Elaborating on these unconventional portraits in progress, he remarks, “Backs of things appeal to me.” And he refers to a series of paintings he did of the backs of old photographs, reproducing the captions, annotations and wistful bits of poetry which people jotted there and which often went unremarked. I ask him how he procured these tell-tale photographs and in answering, he reveals another facet of his work. “Some came from my personal collection,” he says, “and some were taken from friends. Because what is personal, after all? A newspaper can be personal, which you purchased for 5 rupees. And once your work is in a gallery, it’s not personal anymore. It’s in a public domain.” I am reminded of his Non-Commissioned Portraits and Landscapes – a series he recently displayed at Canvas Gallery in Karachi. These, too, were a study of the other side of the picture, in a sense. Jokhio, instead of painting sitters who can afford to commission portraits, had painted people who would otherwise go unnoticed, uncelebrated, much like the backs of photographs.
On the second, smaller wall is propped another large canvas. It bears a half-done painting of a black-and-white photograph which, in turn, bears a thin red grid. The enlarged and realistically painted photograph, he tells me, shows a landscape from Khairpur, Sindh. “Sometimes, you photograph different views while on a drive and then forget about them until you stumble across them later while going through the files on your computer,” he explains. “I chose this casually taken photograph and painted it with a grid projected on it.” It is, of course, like so much of his oeuvre, a subversive comment on the practice of art itself. By recreating in paint a photograph of an actual scene, Jokhio deconstructs the formulaic process we make art to be. It is quite clever, really – a kind of Trojan horse of image-making, whereby Jokhio dismantles the very illusion of art by playing fully along with it.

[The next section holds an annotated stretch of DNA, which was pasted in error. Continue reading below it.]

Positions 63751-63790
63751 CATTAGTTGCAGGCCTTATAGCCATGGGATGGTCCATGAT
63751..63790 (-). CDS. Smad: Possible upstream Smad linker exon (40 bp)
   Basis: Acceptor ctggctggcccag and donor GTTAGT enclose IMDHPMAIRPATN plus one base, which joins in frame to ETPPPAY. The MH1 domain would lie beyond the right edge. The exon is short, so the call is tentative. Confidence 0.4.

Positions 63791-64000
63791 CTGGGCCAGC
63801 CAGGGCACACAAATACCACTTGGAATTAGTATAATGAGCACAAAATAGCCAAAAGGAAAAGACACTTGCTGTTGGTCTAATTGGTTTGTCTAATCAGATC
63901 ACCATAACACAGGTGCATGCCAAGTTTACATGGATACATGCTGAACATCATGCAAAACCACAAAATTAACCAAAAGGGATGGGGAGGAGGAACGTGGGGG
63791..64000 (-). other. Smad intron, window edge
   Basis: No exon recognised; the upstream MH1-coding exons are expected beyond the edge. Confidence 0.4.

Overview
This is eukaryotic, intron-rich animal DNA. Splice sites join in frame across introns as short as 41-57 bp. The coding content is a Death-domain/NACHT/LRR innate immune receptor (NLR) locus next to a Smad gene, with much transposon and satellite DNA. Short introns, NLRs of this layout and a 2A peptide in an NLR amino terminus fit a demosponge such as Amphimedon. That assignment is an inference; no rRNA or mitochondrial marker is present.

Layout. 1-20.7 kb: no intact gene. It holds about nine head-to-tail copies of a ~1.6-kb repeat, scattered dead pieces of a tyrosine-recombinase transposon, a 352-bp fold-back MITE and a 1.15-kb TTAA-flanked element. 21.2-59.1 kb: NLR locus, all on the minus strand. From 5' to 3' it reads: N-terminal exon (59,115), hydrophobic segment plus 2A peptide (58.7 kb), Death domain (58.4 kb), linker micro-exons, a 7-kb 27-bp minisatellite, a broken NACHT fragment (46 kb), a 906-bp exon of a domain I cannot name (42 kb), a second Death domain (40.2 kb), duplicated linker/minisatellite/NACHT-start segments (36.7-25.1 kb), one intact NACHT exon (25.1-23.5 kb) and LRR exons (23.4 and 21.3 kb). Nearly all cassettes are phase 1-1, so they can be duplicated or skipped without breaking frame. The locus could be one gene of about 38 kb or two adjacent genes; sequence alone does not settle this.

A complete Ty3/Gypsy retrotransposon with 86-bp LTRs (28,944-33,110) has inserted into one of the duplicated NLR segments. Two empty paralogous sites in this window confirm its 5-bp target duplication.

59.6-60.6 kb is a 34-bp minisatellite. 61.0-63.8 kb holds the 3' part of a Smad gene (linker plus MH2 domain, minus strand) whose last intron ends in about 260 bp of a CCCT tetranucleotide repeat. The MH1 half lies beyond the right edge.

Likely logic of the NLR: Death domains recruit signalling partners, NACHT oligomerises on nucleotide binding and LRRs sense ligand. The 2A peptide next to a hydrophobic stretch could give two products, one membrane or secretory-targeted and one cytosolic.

As I turn my head for a final survey of the space, I see a number of books stacked on a table close to this canvas. I read their titles and J. M. Coetzee’s Elizabeth Costello catches my eye. “This is a boringly interesting one”, comments Jokhio with a cryptic smile, “but I’ve been reading a lot of fiction and poetry these days.”
“You’re a poet yourself.”
“Yes. And poetry makes me understand art better. Or you could say that poetry motivates me more than the gallery culture to produce art.”
“So poetry and literature inform your art, as they should everyone’s.”
“I try and read a little everyday, yes, and it triggers my thought process. It’s essential to compare one art form with another. You can’t look at them in isolation. The relationship between word and image cannot be neglected.”♦
Related: Read ArtNow’s interview with Ayaz Jokhio.
Dua Abbas Rizvi is a visual artist and writer based in Lahore, Pakistan.
All photos by Nashmia Haroon Photography